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I have an 1888 Victorian. I have hired a contractor to create an egress exterior door going into my basement. Originally the door to access the basement was on ground level but we needed to dig down and move the door access point to the basement level for several reasons. I have always been told that an exterior door MUST have a header. It makes no sense to me why it wouldn't. My contractor tried to tell me that the door does not need a header because there is a window directly above the location of this new door and that window has a header so the basement door doesn't need one. Am I wrong about this?

I am also asking because the concrete pad that was newly poured 3 weeks ago where the base of the door is has now cracked in 3 places. I think that he is wrong about the header and that the weight on the door is too much and has caused this concrete to fracture.

Thoughts please?

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    Be careful here, you might want to edit out the last sentence of the second paragraph. Your questions about ‘how to build’ are on topic, however legal questions about how to proceed with a contractor are not. Also you might mention what part of the world this is located in, country and/or city. – Tyson Nov 12 '18 at 11:18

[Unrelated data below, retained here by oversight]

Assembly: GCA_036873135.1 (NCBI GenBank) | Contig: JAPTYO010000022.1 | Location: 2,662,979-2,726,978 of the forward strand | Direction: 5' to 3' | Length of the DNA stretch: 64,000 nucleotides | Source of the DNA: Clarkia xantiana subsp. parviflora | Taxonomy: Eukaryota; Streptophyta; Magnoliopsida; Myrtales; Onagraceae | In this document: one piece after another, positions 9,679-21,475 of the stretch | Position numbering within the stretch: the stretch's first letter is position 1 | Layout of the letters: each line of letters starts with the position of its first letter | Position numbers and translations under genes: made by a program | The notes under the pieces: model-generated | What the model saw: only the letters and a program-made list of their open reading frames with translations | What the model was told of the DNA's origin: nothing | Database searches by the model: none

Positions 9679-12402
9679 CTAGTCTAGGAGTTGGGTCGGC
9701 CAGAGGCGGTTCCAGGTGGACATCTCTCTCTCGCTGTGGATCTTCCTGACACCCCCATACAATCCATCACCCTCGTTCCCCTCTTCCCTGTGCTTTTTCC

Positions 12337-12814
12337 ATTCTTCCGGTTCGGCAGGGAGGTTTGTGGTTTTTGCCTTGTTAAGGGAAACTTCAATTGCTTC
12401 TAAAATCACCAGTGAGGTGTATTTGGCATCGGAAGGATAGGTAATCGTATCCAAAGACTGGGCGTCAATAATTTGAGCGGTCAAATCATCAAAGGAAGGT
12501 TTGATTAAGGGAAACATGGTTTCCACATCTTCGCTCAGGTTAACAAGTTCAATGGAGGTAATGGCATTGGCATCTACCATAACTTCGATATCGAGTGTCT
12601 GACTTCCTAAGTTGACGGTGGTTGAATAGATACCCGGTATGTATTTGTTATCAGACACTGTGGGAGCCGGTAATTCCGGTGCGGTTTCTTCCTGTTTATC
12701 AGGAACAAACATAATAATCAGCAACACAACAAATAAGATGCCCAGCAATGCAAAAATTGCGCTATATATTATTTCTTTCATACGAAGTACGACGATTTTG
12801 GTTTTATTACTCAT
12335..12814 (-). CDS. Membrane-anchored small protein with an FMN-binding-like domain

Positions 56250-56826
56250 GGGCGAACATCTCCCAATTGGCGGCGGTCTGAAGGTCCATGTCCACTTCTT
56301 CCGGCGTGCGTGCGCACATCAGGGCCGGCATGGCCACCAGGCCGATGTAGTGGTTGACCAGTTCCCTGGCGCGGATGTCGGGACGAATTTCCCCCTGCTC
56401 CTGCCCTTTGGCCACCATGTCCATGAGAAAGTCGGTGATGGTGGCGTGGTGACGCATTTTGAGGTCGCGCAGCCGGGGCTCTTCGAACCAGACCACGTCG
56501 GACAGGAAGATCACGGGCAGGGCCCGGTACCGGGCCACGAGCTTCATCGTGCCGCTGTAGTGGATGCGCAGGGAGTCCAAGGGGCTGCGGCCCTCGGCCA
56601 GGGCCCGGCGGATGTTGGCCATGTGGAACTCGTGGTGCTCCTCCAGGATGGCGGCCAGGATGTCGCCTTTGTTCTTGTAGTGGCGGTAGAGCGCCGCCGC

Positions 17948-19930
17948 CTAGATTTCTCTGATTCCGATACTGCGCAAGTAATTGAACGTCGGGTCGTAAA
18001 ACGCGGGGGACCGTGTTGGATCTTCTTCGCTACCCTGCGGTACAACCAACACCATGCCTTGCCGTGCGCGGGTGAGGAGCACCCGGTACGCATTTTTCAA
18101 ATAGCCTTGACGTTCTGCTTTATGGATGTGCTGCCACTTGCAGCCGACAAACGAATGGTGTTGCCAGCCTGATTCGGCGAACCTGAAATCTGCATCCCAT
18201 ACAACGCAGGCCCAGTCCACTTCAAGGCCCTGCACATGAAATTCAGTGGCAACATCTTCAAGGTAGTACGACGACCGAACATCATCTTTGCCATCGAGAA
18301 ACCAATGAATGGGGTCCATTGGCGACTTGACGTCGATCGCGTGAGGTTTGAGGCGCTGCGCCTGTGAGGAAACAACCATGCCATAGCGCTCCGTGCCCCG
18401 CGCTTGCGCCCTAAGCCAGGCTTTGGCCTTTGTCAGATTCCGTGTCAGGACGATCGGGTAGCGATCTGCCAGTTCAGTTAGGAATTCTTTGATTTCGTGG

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    We can assume that a header is needed (even if not structural), but there's something we aren't being told if a contractor is arguing otherwise. Photos, please. – isherwood Nov 12 '18 at 14:53
  • What is the basement opening cut into? Which direction do floor joists run? What is the joist band dimension? Is the window above larger than the opening in the basement? – Kris Nov 12 '18 at 16:23
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When you make a window or door opening, you will remove one or more studs in the door opening in the wall. The header has to carry the load that was previously carried by the studs you remove, transferring it to the king studs on either side of the door.

Since the door is stacked, aligned under a window above, the header for the window opening has already transferred the load above the window to the studs on the sides; the stud removed for the door probably wasn't carrying much load. It was carrying the weight of the window and the cripple wall below the window, which isn't much. Depending on the direction the floor joists, run, that stud was also the supporting the floor joists resting on the top plate above the stud.

I'd say if you have

  • A doubled top plate above the door is in
  • Joists not supported by the wall with the door
  • Just one stud removed for door opening

Then it's not likely you'll see any problem there. But you'd normally put something there anyway, if only for a nailing surface for the trim etc., and to avoid debates about it.

In any event, I don't see how failing to install the header would lead to cracks under the door. If the header is missing, the wall above the door opening may sag, the floor above the door opening may sag, but no additional load winds up on the floor around the door opening. The door frame pretty much floats between the king studs. If it was bearing any weight, it would probably deform and the door wouldn't open or shut properly.